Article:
Tonga flight repeatedly delayed as Auckland jet fuel crisis deepens

The Virgin Australia flight from Tonga to Auckland tonight Tuesday 19 has been repeatedly delayed this evening as thousands of people are expected to have their travel plans disrupted over the coming days.

The Flight VA60, Virgin had been rescheduled to arrive at 11.32pm after it was planned to arrive at 11.20pm. The latest updates on flight arrival and departure schedules on the Airport website this evening showed the Virgin flight arrival time was delayed again until 11.45pm.

Meanwhile, an Air New Zealand flight from Tonga NZ977 to Auckland tonight at 11.59pm and an Air New Zealand flight NZ270 from Auckland to Tonga tomorrow Wednesday 20 at 9.15am were going ahead as planned.

27 flights were cancelled yesterday after the oil pipeline from Marsden Point burst on Thursday after it had been previously damaged by a digger trying to extract kauri logs near Ruakaka.

A total of four trans-Tasman and 26 domestic flights have been cancelled between Sunday and Wednesday.

Up to 3000 customers are expected to be impacted by cancelled flights on Wednesday, and a further 6000 inconvenienced by unexpected schedule changes, an Air New Zealand spokesman told Fairfax Media.

“Air New Zealand has taken the extraordinary step of restricting ticket sales, including halting sales of some international services”, NZ Herald report said.

“The airline has been taking increasingly disruptive steps to hit the target of cutting its fuel uptake from Auckland Airport to 30 per cent of normal.”

New Zealand’s air traffic control provider said it was implementing fuel conservation measures to help alleviate the impact of the Auckland aviation fuel shortage.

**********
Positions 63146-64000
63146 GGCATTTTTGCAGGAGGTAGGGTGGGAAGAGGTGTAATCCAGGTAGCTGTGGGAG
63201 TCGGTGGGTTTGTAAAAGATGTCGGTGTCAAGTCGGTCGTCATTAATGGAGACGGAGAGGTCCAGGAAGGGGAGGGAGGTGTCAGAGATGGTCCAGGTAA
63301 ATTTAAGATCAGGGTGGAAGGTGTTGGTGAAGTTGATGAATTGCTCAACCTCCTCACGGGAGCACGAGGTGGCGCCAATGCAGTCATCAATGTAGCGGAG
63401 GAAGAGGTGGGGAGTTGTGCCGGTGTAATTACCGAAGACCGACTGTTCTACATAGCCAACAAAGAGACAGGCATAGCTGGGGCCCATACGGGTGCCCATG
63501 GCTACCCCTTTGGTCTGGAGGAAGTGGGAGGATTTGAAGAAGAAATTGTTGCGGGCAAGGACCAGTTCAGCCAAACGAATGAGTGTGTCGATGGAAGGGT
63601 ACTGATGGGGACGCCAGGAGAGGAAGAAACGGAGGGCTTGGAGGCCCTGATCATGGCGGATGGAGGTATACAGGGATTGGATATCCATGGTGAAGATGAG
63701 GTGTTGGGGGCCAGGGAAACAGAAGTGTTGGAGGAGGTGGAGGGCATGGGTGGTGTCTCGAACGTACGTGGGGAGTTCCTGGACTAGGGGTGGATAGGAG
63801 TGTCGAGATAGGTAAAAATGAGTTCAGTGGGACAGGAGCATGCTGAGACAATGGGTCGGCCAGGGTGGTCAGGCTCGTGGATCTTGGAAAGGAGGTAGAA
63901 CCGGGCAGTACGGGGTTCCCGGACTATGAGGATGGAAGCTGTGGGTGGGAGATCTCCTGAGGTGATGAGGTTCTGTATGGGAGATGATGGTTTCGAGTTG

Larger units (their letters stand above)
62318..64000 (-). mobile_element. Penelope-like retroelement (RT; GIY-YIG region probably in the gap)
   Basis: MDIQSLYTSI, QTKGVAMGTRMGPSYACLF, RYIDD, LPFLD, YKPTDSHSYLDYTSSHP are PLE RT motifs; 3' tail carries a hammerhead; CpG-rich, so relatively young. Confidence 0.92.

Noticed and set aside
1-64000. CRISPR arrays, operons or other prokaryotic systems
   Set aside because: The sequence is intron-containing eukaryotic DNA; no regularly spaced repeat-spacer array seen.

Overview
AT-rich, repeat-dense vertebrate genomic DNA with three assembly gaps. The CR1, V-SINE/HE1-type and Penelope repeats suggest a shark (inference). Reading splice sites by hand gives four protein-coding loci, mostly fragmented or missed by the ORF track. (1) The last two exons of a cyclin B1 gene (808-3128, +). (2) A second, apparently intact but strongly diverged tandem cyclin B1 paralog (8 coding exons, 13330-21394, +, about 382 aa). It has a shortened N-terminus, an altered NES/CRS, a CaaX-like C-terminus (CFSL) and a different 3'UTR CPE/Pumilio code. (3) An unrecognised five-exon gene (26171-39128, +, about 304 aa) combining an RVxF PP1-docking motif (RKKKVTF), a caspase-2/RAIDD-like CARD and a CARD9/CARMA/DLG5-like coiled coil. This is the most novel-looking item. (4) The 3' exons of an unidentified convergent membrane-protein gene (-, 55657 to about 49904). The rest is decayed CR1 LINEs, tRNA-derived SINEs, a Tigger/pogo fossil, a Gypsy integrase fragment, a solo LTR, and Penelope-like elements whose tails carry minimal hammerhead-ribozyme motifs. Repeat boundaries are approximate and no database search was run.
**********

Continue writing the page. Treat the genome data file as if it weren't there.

It expects up to 10 days of disruption to passengers while Airways enforces stricter air traffic sequencing and normal fuel supplies are restored.

Using advanced aircraft sequencing technology, Airways is able to queue aircraft arrivals and departures at New Zealand’s major airports in the most efficient way to avoid air traffic congestion across the national network and reduce fuel burn.

“This is an important tool for us which, under normal operating conditions, is responsible for around 11,500 tonnes of fuel savings for airlines annually,” Airways acting General Manager of System Operations Tim Boyle says.

“Due to the current fuel shortage, we’re enhancing this capability to reduce consumption as much as possible.”

“Passengers may notice that they are held on the ground for longer than usual. This is because it is better to have aircraft holding on the ground with the engines off, rather than slowing down en-route and burning more fuel in the air.”

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